Guide to a blissful snowy outdoor experience in cold temperatures 


Temperatures are nice and warm again in our beautiful country, South Africa, as we look forward to the summer and some time spent at the beach. However, some of us consider going skiing in the Northern Hemisphere. Considering hygiene rules, ski resorts are opening up for business and look forward to a good skiing season. (For more information on skiing season 2021/22 and the pandemic rules, check this website). As we write this blog post, there is a current travel ban for South Africans to fly abroad due to the newly discovered Omicron virus variant. However, we hope the travel ban is soon repealed and that you can still continue with your skiing plans. 


That brings us to the question of what to pack for a skiing trip with cold and snowy weather? The answer is obvious, of course: your suitcase should be filled with a selection of merino wool garments. But what do you really need? 


One of our colleagues actually lives in Germany and has been going skiing all her life. We asked her to put together a list of items for you that of course includes plenty of essential wool items and more. 


The basic rule for cold destinations

The basic rule is: wear wool next to skin as the first layer, then wear something that is wind and waterproof on the outside and as the last and outer layer. You probably require one or more layers between the first and the last layer, but that is your personal choice and depending on the activity and actual temperatures. If you feel you need even more layers in-between the first and the last layer, make sure they are all breathable.  

Let’s break this rule down one by one to make it easier for you to prepare and pack.


First Layer

The first layer is also called the base layer and includes all garments that you wear next to your skin. These should be ideally out of merino wool due to its many benefits (read more here) of keeping you warm, comfortable and dry, no matter what the outside temperature and what intensity your activity level is. Cotton base layers will get wet and clingy and actually let you feel cold quickly. Synthetic base layers easily get too hot and start to smell as you start to sweat. Merino wool however has been a fibre of choice for many skiers over the last decades as it keeps warm but not too hot while not developing any odours. 


Merino wool long johns or leggings

An important base layer is the leggings, or also often referred to as long johns. They keep your lower body warm underneath your skiing trousers.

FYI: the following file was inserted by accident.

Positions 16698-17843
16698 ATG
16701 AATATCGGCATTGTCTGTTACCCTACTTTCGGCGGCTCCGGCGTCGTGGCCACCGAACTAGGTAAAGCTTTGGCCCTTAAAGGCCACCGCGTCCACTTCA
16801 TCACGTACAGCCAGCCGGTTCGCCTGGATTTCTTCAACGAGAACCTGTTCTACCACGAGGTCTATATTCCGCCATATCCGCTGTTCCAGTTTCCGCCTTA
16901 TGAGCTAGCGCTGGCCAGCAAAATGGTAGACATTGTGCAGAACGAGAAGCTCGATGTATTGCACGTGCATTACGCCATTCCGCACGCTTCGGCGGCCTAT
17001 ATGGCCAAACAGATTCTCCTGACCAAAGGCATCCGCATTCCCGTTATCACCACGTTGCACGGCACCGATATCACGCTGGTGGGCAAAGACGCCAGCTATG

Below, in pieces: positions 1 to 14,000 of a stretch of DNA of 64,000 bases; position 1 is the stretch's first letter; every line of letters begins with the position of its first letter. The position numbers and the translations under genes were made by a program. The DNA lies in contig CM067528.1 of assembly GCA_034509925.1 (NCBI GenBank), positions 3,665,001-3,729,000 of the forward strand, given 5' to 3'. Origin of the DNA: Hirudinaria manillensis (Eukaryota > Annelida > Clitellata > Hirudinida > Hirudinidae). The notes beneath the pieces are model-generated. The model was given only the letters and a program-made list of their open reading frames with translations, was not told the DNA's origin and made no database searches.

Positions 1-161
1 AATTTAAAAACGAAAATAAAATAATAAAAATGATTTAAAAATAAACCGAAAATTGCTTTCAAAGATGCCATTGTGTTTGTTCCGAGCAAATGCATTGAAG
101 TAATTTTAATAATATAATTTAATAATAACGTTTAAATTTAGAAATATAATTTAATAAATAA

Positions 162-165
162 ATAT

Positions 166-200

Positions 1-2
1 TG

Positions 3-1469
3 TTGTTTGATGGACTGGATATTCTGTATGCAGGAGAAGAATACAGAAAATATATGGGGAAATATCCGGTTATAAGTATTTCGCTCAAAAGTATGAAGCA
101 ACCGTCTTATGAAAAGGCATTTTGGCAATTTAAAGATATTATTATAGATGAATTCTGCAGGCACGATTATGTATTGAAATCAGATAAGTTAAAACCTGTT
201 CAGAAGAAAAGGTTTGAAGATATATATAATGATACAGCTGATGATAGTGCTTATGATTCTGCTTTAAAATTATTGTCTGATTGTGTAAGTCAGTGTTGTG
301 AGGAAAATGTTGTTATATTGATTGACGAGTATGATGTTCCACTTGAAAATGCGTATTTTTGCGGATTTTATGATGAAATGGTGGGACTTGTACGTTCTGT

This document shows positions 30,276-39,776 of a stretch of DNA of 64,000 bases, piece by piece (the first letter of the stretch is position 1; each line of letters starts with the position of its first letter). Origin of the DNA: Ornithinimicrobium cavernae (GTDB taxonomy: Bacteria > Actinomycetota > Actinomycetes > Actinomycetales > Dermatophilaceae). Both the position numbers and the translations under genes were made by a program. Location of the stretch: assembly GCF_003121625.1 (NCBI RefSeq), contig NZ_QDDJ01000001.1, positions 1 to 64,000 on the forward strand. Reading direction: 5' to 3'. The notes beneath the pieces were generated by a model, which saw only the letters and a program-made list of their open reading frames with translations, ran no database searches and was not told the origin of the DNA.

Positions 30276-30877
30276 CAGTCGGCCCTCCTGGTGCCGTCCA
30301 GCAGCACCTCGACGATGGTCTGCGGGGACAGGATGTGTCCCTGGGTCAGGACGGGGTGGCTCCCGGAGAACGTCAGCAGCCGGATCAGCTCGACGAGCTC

Sleeveless tank or shirt

For your upper body, you can either choose a sleeveless tank or a short or long sleeve shirt made from merino wool, depending on your preference. We recommend wearing a sleeveless tank as your first layer, as the cut of sleeveless tanks usually is snug around your upper body and will therefore keep you warm but also not feel bulky underneath the other layers. 

Sleeveless Tank Men Core Merino Front


Sleeveless Tank women Core Merino South Africa



Wool Socks

A very vital part to keep warm doing winter sports is your feet. Therefore, a good pair of wool socks is essential to take with you as nothing else will ensure your feet stay warm despite the temperature but also not make your feet sweat as you start to move in the snow. 

Second Layer 

Once your first or base layer is sorted, you will want to think about the second layer. This layer is there to give you that additional level of warmth during cold temperatures but is also the layer that can come off easily if you start to get too hot because you are maybe taking a break in a cozy chalet for lunch or a hot chocolate. 


Heavy long sleeve shirt

You may already be wearing a lightweight long sleeve shirt as your base layer, however, as a second layer, it is recommended to wear a slightly heavier weight and more loose-fitting garment. Often a zip-neck shirt is a good choice as you can flexibly open or close the zip to regulate your temperature. Choosing wool as a second layer is also good, as the first and the second layer will then work well together in managing moisture and body temperature. 






Sweater or fleece jacket

As an alternative to the long sleeve shirt, you can also choose a woolen sweater or a fleece jacket. This will add extra warmth if you tend to freeze more easily. We would always recommend a wool sweater over a fleece jacket, as most fleece jackets are made of polyester. Synthetic fleece jackets will keep you warm, but not live up to the task of preventing you from overheating. Also, fleece jackets shed a lot of microplastic fibres during wear and washing, which is something to avoid.